Photo by Gabriela Insuratelu
In a Jan. 31 “Politics,” John Dickerson misstated the length of a presidential term.
In a Jan. 31, "Nuclear Power," Katy Waldman stated that an atomic bomb destroyed the Martian invaders in the original War of the Worlds movie. In fact, the bomb failed to stop the aliens. They were subsequently defeated by germs.
In a Jan. 30 “Human Nature,” William Saletan said that former CIA chief legal officer John Rizzo quoted the line “You can’t kill everybody” from The Godfather. Rizzo attributed this line to Tom Hagen, but the line actually appears in a Godfather prequel, The Family Corleone. In The Godfather, the line spoken by Hagen to Michael Corleone is, “You want to wipe everybody out?"
In a Jan. 30 “Moneybox,” Matthew Yglesias wrote that federal sequestration would cut military programs by 16.3 percent and domestic discretional programs by 9.2 percent. The size of those cuts have been diminished by the fiscal cliff legislation this year, to just over 7.3 percent for military programs and over 5 percent for domestic discretionary programs. Yglesias also misstated how much of the cuts would come in the year 2013: It’s a total of $85.3 billion, not $52 billion.
In a Jan. 30 "Trending News Channel" post, the headline misstated that Apple was granted a patent for its stores. It was granted a trademark.
In a Jan. 30 “Weigel” blog post, David Weigel misspelled Aleksey Vayner’s first name.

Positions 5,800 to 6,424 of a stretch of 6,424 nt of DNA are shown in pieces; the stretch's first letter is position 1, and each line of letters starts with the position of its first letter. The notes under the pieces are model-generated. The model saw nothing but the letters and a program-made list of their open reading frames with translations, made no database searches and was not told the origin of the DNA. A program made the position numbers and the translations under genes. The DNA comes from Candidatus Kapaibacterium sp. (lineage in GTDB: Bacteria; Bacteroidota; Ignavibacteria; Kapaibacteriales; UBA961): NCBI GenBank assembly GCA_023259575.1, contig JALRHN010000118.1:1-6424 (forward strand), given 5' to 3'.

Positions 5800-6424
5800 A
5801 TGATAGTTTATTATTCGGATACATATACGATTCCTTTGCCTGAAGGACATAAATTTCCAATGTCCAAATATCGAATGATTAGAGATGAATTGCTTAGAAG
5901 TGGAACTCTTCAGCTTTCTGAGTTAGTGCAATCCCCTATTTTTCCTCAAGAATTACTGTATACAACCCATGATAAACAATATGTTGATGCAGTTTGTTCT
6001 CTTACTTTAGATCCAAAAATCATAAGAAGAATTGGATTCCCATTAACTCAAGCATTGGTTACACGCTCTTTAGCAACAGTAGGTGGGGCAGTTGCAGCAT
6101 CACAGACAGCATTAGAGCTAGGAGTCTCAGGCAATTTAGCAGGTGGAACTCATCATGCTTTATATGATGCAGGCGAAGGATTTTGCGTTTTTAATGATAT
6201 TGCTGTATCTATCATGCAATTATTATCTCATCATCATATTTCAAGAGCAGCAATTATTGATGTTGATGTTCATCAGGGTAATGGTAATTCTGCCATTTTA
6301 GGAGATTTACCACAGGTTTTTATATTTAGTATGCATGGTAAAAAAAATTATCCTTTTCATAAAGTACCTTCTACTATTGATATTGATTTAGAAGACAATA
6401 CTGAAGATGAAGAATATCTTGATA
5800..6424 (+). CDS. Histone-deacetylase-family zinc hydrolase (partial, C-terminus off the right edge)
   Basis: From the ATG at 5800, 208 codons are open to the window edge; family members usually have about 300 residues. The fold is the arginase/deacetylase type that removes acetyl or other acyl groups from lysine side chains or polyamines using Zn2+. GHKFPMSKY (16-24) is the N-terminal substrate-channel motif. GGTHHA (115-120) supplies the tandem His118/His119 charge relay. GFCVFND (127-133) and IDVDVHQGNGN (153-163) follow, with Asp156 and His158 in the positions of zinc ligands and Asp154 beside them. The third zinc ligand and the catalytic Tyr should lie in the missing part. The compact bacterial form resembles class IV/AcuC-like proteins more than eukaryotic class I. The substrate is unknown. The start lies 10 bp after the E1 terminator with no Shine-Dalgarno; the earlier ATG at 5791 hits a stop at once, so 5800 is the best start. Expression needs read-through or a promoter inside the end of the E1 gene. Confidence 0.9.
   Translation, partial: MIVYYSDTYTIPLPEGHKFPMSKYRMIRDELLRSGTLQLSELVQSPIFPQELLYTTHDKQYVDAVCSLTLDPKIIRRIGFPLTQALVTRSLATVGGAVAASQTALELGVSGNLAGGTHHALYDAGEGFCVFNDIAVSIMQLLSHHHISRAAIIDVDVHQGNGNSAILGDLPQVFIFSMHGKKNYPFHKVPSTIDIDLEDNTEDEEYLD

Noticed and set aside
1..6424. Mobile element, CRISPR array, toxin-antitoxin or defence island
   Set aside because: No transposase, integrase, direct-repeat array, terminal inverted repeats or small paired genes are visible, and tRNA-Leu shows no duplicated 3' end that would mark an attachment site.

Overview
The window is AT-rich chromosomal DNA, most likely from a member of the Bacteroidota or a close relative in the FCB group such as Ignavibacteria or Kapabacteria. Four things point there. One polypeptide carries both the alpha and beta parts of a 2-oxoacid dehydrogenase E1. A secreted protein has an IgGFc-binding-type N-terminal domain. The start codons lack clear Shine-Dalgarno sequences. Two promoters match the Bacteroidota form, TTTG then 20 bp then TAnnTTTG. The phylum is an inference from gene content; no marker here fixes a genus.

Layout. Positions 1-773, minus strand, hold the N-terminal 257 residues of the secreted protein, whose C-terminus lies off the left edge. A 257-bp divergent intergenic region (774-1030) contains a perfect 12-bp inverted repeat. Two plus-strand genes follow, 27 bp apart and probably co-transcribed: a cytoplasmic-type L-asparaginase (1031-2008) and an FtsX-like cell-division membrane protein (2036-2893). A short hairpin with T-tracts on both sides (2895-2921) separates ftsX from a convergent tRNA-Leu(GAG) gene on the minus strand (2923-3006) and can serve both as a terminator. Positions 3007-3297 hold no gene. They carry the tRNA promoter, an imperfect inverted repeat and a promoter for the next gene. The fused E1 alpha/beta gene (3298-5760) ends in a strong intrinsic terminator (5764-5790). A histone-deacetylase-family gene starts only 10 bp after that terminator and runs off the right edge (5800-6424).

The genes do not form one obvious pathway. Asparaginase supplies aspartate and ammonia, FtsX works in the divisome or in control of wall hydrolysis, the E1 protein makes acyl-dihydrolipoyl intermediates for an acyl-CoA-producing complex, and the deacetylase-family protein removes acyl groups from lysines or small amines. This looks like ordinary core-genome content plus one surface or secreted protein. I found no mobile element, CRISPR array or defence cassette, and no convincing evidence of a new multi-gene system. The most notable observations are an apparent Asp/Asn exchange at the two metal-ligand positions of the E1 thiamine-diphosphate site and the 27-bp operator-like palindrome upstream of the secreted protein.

In a Jan. 29 "Brow Beat" post, David Haglund referred to improvising by Jon Hamm and Maya Rudolph. The sketch in question was written and rehearsed.
In a Jan. 29 "Food," Andrew Lawler referred to Washington State University Vancouver as the University of Washington at Vancouver.
In the Jan. 29 "The Kids," Melinda Wenner Moyer inaccurately stated that male baby sitters are three times more likely to commit sex crimes than female baby sitters. But while 77 percent of sex crimes by baby sitters are committed by males baby sitters, because most baby sitters are women, the relative likelihood that a man commits a sex crime compared to a woman while baby sitting is likely higher than three to one.
In a Jan. 29 "Politics," David Weigel misspelled the town name of Hazleton, Pa.
In a Jan. 29 “Weigel” blog post, David Weigel misquoted Rush Limbaugh as saying, “What are you doing is admirable and noteworthy.” Limbaugh said, “What you are doing is admirable and noteworthy.”
In a Jan. 29 “Weigel” blog post, David Weigel misidentified the National Republican Congressional Committee as the National Congressional Campaign Committee.
In a Jan. 28 "Doers," Seth Stevenson mistakenly referred to the Robert Wood Johnson Foundation as the Robert Woods Johnson foundation.
In a Jan. 28 "Future Tense" blog post, Will Oremus misquoted Derek Khanna as calling a cellphone unlocking ban an example of "super-regulation." He actually said "excessive regulation."
In a Jan. 28 “Moneybox” blog post, Matthew Yglesias misidentified the Federal Open Market Committee as the Federal Reserve Open Market Commission.
In the Jan. 28 “Politics,” David Weigel misspelled the last name of conservative columnist Amity Shlaes.
In a Jan. 28 “Vault” blog post, Rebecca Onion wrote that an anti-slavery broadside was published in America and that its author, James Wright, was a Massachusetts merchant. The headline called the broadside part of an effort to stop “American slavery.” While the Gilder Lehrman Institute believed that to be the case, based on information they received upon their acquisition of the item, scholars who saw the initial blog post have since proven that Wright was from England and the broadside was printed there.
Slate strives to correct all errors of fact. If you've seen an error in our pages, let us know at firstname.lastname@example.org. General comments should be posted in our Comments sections at the bottom of each article.